YET, over the past 25 years, Congress has spent over $1.5 billion on abstinence-only-until-marriage programs, under the auspices of three different streams of funding.
So how does PREP fit into all of this? I’ll explain.
Obamacare provides $75 million per year for five years to PREP to establish a state grant program to fund comprehensive sex education. States will only receive grants (minimum of $250,000 per state per year) if they utilize comprehensive sex education curriculums that are evidence-based, medically accurate, age-appropriate. These programs must also educate adolescents about both abstinence and contraception in order to prevent unintended teen pregnancy and STIs, including HIV/AIDS. Basically, before PREP, if states wanted money to teach sex education from the federal government, it had to be abstinence-only programming. Now states can do the right thing for their teens and get paid for it. Who would have thought?
So now do you see how miraculous it is that Congress finally changed its approach to match scientific research and established funding for comprehensive sex education? But with the previous attempts to defund Obamacare, we have to take a minute to realize what this could have done. We would have had to kiss the more than $300 million in funding for comprehensive sex education goodbye. This “we” includes the 45 states and the District of Columbia who already applied for PREP funding since it was announced. What would these states have done if this funding is stripped away from them? How many new programs would have had to been shut down because of lack of funding? What would have happened to the teens who depended on their schools to provide them unbiased, medically accurate sex education? It’s a scary thought indeed, and I am so glad it didn’t happen, and probably won’t (knock on wood).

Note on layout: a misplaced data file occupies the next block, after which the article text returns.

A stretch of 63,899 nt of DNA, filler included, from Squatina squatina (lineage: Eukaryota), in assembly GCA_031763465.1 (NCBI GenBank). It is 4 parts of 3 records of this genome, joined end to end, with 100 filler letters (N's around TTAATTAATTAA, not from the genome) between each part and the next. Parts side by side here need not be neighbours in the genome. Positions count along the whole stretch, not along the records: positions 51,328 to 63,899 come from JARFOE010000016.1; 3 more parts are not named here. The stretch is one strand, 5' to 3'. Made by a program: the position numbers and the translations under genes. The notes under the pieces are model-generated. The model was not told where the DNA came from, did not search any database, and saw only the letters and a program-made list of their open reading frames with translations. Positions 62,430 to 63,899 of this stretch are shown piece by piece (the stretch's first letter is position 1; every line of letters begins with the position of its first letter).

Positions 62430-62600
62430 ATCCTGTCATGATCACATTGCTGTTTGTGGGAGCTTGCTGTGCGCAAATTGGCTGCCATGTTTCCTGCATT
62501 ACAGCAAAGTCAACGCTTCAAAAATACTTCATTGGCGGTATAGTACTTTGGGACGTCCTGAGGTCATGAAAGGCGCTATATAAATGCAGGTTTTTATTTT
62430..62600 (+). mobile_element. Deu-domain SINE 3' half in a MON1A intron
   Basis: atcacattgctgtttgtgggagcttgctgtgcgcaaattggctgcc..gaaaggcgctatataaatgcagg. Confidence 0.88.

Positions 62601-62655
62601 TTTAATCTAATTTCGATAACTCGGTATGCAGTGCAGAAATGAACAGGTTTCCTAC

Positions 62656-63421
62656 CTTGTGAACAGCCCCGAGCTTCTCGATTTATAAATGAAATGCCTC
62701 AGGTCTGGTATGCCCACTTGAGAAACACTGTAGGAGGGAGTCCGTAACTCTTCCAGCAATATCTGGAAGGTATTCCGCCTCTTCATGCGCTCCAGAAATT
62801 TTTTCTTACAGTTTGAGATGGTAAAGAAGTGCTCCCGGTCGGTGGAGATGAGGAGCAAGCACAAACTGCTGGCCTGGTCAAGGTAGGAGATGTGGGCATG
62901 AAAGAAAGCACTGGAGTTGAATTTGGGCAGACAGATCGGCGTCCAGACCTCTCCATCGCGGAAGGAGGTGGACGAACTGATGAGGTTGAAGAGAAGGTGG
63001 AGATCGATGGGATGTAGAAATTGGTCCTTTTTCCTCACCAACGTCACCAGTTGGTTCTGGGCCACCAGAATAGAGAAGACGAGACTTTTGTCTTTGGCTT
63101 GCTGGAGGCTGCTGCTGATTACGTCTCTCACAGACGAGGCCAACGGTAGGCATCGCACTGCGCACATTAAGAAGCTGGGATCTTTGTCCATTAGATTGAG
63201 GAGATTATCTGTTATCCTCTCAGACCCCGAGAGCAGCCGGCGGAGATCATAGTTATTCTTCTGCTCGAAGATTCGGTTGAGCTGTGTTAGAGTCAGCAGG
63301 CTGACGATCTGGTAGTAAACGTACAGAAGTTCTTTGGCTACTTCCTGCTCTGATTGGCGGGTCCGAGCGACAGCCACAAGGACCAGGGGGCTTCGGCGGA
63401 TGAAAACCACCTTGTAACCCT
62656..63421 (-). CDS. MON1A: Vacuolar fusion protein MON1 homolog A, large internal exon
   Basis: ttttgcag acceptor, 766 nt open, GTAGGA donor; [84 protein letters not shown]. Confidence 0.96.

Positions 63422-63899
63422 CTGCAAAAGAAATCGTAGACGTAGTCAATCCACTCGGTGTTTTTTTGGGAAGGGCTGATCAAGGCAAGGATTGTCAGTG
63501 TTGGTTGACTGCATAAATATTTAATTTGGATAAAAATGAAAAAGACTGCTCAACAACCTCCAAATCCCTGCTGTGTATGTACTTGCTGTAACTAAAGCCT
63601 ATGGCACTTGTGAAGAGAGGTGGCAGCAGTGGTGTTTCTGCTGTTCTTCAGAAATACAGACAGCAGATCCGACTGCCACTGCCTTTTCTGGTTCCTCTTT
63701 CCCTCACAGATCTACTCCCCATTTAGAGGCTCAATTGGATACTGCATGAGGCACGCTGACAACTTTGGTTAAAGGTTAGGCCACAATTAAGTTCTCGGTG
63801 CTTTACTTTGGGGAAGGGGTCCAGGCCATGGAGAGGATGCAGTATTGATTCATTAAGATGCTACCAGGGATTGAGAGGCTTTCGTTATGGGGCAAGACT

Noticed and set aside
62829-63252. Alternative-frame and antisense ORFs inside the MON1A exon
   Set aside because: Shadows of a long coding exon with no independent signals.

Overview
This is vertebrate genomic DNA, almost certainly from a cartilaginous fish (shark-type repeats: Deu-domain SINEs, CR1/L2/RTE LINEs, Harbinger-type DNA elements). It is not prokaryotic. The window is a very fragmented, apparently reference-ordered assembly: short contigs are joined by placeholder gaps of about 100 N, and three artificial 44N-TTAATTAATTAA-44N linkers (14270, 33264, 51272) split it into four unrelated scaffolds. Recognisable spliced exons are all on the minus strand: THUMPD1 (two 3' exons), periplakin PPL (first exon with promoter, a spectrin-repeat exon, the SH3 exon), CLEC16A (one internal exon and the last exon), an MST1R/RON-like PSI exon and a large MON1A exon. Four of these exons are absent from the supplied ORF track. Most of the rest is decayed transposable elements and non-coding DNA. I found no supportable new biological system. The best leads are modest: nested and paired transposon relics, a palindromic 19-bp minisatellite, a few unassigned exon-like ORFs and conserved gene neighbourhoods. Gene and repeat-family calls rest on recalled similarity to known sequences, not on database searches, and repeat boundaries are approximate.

Well, at least we can say we won two victories here: keeping the funding for comprehensive sex education and Congress finally ditching abstinence-only programming. Oh wait, we can’t, because pro-abstinence-only politicians snuck in $50 million a year for failed abstinence-only programming into Obamacare. This new funding is supposed to run from 2010-2014, another $200 million towards harming America’s youth, because the $1.5 billion just wasn’t enough.
So if politicians and elected officials really want to have a serious discussion about wasteful spending, it would be focused on this blatant ignorance of scientific fact for conservative fiction. If any part of the Affordable Care Act should have been defunded, it should have been the funding for ineffective, harmful, and outdated abstinence-only programming. The most scary and horrifying thing this Halloween month isn’t ghosts or goblins, but that there are still politicians out there who adamantly believe that abstinence-only is the best and only way to improving youth sexual health.
Now there’s something that should be in a lot more headlines and news stories this month.
Written by Alifa Watkins, a Choice USA Communications Intern. Alifa is a senior at American University in Washington, D.C. majoring in Women’s, Gender, and Sexuality Studies and minoring in Psychology.